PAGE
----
Gérardmer (pronounced Gerardmai) is named after Duke Gérard d’Alsace (1048-1070). The name of the town does not refer the French word for lake ‘mer’ but from the word ‘meix’ which means meadow.
- 1285: First time that Gérardmer is mentioned in the historic archives.
Once upon a time Charles The Great (or Charlemagne) came to the Vosges to hunt wolves and deer in the forests of Gérardmer and to fish in the lake of Longemer. He is said to have taken a rest on a rock, alongside the river ‘La Vologne’; the rock still shows a print of the horseshoe of his horse. Another legend tells of the time the emperor fished in the Lake of Longemer and catching a huge pike, which he decorated with golden bells and put back into the lake. Even to this day, fishermen are still trying to catch this legendary pike.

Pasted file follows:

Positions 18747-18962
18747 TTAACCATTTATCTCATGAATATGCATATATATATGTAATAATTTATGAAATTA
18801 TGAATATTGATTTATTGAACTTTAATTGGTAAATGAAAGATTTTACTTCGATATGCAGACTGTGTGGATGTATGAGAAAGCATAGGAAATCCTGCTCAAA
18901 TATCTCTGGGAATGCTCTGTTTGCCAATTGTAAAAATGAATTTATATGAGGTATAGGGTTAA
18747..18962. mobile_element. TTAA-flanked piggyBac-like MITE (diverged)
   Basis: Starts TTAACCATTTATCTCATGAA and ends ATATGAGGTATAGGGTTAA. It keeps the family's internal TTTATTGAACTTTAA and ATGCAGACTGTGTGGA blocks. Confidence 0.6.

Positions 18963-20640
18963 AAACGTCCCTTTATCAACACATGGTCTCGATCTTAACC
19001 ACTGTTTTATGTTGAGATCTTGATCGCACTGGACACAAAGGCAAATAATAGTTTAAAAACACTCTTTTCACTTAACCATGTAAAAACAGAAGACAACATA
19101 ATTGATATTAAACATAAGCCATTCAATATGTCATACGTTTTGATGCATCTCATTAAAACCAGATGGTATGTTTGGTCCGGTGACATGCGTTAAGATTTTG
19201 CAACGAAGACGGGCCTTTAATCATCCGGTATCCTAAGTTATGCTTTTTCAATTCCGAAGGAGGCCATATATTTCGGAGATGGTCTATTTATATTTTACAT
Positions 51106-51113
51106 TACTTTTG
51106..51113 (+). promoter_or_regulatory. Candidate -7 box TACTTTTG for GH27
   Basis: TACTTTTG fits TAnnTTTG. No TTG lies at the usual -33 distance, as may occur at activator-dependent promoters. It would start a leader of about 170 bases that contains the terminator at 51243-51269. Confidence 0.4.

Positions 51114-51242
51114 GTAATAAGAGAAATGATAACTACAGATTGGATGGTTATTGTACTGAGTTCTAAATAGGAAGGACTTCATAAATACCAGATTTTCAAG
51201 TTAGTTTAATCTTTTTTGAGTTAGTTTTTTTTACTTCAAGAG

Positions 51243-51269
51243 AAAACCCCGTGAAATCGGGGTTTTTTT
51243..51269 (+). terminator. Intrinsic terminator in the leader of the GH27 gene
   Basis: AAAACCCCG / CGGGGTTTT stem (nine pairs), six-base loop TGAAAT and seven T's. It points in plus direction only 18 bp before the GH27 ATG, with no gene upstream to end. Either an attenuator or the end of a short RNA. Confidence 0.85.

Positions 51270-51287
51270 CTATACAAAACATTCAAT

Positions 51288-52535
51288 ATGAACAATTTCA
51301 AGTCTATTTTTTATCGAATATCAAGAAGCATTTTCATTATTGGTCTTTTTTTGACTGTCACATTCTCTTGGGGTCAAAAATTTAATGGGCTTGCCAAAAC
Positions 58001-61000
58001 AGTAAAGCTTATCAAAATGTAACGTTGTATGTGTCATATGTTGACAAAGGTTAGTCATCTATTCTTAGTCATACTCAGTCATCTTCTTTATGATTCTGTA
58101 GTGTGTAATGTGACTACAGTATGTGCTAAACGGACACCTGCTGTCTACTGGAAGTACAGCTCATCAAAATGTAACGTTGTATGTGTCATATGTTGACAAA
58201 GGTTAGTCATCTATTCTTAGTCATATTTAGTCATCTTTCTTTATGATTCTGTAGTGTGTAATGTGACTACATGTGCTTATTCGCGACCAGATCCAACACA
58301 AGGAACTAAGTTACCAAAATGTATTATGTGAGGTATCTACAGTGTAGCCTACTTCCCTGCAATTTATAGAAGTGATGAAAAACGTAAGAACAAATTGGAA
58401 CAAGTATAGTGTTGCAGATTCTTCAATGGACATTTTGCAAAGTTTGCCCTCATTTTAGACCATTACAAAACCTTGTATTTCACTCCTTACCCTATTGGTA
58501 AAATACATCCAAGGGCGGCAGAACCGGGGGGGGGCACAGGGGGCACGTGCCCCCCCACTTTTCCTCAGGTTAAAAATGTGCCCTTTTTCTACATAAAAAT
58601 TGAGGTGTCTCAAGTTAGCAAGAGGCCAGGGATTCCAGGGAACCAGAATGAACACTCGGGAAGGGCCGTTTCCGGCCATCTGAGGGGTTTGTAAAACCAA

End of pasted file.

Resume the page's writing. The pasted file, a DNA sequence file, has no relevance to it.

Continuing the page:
- First Tourist Office in France
Gérardmer opened the first tourist office in France in 1875. During the 19th century, hotels and villas were constructed by rich industrials and socialites from Belgium, Paris and Nancy, on the banks of the lake. During World War II 85% of the town was destroyed. Today, Gérardmer has about 10,000 inhabitants.
- The lake
The lake of Gérardmer can be traced back to the ice age. This natural lake, the largest in the Vosges is 2.2 km long, 750 m large with a surface of 285 acres and has a maximum depth of 38 m.